Cospicua (or as the Maltese refer to it Bormla) has long endured the role of the Three Cities’ ugly sister. Quite unfairly too one might say. It is actually the largest of the three fortified towns of the Cottonera (Birgu and Isla being the other two) and though at heart admittedly a no-nonsense working men’s town it does have its clutch of attractions.
Although the area is known to have been inhabited since ancient times Bormla came into its own after the Great Siege of 1565, when spill over populations from its sister towns settled in what was now a relatively safe area and it became an independent parish in 1586. After the siege the town was made safer still with not one but two rings of fortifications – the inner Margerita and the outer Cottonera lines.
Bormla has one of the loveliest town gates on the Margerita lines – the beautiful St. Helen’s gate, with pitted decoration recalling the pitting used on some of the large megaliths of the temples era. Its lofty parish church dedicated to the Immaculate Conception and constructed around 1730 is reached by a flight of stairs from the waterfront – an arrangement familiar in towns in nearby Sicily but quite alien to Malta. Bormla celebrates the latest festa in the calendar – on the 8th of December. Around the church there are a few notably atmospheric streets – some steeply stepped and all as yet untouched by tourism’s commercial intrusion. Tucked away in St. Margaret Street, Bormla also has a tiny ethnography, social history, anthropology museum and cultural venue known as Bir Mula Heritage.
For better or worse Bormla has always been the spiritual home of Malta’s shipbuilding industry. The Knights had a dockyard here to service their galleys. Later the British extended the facilities considerably – understandably since Malta was the base of the Royal Navy’s Mediterranean fleet. This had dire consequences since the area was bombed mercilessly in World War II with the result that a substantial part of the town’s population moved elsewhere and never returned, leading to a general decline for the beleaguered city. In fact from a pre-war population of some 12,000, Bormla had fewer than 5,000 by the war’s end. The dockyard became a government concern after the British departure but was eventually heavily downsized and privatized due to enormous losses.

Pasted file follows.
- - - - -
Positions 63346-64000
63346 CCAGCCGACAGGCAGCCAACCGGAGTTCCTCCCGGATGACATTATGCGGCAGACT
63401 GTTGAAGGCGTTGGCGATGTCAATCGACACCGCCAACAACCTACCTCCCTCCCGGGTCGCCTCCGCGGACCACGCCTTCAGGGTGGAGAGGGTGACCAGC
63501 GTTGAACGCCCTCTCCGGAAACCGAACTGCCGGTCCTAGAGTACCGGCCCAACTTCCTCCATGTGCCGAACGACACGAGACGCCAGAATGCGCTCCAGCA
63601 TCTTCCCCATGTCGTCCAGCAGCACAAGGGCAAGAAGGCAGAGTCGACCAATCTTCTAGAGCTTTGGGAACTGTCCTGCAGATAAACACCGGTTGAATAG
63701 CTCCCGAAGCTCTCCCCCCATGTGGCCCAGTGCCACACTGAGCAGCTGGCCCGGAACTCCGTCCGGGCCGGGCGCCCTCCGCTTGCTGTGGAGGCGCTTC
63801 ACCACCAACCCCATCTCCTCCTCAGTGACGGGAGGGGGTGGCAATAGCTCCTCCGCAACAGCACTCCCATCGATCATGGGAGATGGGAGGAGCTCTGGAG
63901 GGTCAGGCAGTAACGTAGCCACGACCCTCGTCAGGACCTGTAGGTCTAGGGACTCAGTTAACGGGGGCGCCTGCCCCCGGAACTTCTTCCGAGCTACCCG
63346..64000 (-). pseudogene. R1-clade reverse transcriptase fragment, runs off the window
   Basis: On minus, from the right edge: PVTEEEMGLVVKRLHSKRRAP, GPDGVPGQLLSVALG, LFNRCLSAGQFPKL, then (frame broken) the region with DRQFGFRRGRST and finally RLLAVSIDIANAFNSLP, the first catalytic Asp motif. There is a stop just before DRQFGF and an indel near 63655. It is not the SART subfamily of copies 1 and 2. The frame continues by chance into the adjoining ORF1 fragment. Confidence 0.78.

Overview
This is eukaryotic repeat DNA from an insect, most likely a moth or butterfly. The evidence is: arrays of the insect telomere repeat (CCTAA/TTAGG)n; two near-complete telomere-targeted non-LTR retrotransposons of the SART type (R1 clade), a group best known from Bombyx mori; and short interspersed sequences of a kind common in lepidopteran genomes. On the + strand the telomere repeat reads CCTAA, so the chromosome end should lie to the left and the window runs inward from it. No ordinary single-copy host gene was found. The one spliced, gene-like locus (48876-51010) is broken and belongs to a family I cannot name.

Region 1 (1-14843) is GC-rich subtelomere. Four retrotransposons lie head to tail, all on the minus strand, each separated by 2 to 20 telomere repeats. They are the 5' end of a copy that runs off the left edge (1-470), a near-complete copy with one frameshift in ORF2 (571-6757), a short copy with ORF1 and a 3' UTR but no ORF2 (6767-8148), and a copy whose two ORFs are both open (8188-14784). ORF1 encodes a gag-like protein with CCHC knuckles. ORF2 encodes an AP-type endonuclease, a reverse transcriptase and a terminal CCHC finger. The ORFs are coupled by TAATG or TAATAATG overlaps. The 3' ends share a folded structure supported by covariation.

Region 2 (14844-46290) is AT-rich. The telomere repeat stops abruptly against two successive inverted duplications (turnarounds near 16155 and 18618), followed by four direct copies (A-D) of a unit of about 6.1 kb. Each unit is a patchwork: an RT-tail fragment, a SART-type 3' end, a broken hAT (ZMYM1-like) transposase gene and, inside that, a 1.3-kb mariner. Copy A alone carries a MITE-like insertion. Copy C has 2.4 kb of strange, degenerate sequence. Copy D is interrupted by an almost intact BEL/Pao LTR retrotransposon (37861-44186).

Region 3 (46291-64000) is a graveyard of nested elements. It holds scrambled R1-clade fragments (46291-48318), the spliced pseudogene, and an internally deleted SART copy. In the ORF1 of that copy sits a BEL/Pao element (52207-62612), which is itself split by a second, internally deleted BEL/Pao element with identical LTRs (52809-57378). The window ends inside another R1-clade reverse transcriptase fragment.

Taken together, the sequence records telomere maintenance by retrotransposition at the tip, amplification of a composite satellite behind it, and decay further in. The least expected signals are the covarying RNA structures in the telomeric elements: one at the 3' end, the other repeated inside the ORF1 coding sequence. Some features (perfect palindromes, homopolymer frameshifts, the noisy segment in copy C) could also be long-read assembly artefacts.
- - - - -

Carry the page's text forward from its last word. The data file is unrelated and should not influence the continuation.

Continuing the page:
One very happy consequence of the dockyard’s demise is that Bormla finally got back its stretch of waterfront – its very breathing space and essence one might say – since Dock No.1 was decommissioned and the wall that previously marred the town’s centre and denied the Bormlizi their beloved view of the sea is no more. The Dock No.1 area is now rehabilitated and is a favourite for the locals’ evening passeggiata. The fall of the wall has also uncovered the fine row of antique maritime workshops lining one side of the dock – these will eventually also be restored and given a new lease of life, thus continuing the revival of this old, proud, and previously much maligned town.